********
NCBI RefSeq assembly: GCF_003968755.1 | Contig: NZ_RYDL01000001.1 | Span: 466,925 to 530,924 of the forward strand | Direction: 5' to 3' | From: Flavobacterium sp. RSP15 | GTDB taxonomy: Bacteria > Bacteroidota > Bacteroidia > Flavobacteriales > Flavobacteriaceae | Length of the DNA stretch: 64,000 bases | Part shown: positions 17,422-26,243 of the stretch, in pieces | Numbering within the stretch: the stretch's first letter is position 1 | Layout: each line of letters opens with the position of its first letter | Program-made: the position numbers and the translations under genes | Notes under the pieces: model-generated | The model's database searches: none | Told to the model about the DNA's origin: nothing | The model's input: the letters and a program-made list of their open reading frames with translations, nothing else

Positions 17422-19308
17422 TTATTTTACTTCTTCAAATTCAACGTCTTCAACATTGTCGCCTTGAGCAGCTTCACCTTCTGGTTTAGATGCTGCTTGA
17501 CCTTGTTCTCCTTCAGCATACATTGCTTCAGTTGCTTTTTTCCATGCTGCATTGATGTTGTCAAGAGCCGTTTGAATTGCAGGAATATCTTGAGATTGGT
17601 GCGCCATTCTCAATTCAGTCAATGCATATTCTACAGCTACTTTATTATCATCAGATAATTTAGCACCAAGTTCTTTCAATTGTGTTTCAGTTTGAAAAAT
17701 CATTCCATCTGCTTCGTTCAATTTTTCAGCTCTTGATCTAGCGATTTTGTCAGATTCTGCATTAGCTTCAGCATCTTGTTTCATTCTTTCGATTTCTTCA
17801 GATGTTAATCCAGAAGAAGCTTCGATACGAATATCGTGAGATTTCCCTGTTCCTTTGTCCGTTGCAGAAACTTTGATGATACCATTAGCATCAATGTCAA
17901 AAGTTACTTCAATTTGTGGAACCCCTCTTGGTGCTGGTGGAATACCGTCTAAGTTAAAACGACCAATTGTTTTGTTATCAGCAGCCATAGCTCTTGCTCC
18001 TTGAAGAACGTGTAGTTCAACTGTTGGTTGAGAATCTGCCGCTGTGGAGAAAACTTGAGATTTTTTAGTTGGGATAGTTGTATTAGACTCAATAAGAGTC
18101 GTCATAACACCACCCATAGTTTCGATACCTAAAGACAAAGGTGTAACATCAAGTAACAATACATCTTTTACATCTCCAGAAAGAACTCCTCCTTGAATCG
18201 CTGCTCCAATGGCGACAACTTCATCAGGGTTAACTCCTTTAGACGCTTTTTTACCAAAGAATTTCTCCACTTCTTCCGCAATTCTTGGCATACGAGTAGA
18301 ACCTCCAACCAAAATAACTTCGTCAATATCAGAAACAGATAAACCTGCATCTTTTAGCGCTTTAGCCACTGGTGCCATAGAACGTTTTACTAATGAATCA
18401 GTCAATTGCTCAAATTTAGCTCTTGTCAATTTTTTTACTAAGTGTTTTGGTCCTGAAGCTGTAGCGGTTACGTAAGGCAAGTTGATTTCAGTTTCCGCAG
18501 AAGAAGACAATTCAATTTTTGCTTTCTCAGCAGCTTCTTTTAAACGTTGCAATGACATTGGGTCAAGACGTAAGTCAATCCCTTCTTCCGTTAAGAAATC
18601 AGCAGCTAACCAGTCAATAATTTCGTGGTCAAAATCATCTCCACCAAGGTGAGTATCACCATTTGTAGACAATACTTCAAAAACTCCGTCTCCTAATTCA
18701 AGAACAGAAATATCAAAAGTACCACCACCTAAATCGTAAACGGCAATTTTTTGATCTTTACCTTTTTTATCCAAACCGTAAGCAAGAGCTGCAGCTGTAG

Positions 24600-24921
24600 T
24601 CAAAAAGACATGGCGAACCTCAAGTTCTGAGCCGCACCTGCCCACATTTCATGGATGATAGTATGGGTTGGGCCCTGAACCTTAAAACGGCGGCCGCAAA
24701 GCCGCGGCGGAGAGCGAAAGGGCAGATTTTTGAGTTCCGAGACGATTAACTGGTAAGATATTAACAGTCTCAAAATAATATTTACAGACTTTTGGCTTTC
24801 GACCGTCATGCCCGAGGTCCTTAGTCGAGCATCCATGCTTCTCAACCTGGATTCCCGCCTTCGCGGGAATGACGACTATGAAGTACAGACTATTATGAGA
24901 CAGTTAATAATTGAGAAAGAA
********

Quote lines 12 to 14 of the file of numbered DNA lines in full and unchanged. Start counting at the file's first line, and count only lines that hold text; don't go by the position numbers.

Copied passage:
18301 ACCTCCAACCAAAATAACTTCGTCAATATCAGAAACAGATAAACCTGCATCTTTTAGCGCTTTAGCCACTGGTGCCATAGAACGTTTTACTAATGAATCA
18401 GTCAATTGCTCAAATTTAGCTCTTGTCAATTTTTTTACTAAGTGTTTTGGTCCTGAAGCTGTAGCGGTTACGTAAGGCAAGTTGATTTCAGTTTCCGCAG
18501 AAGAAGACAATTCAATTTTTGCTTTCTCAGCAGCTTCTTTTAAACGTTGCAATGACATTGGGTCAAGACGTAAGTCAATCCCTTCTTCCGTTAAGAAATC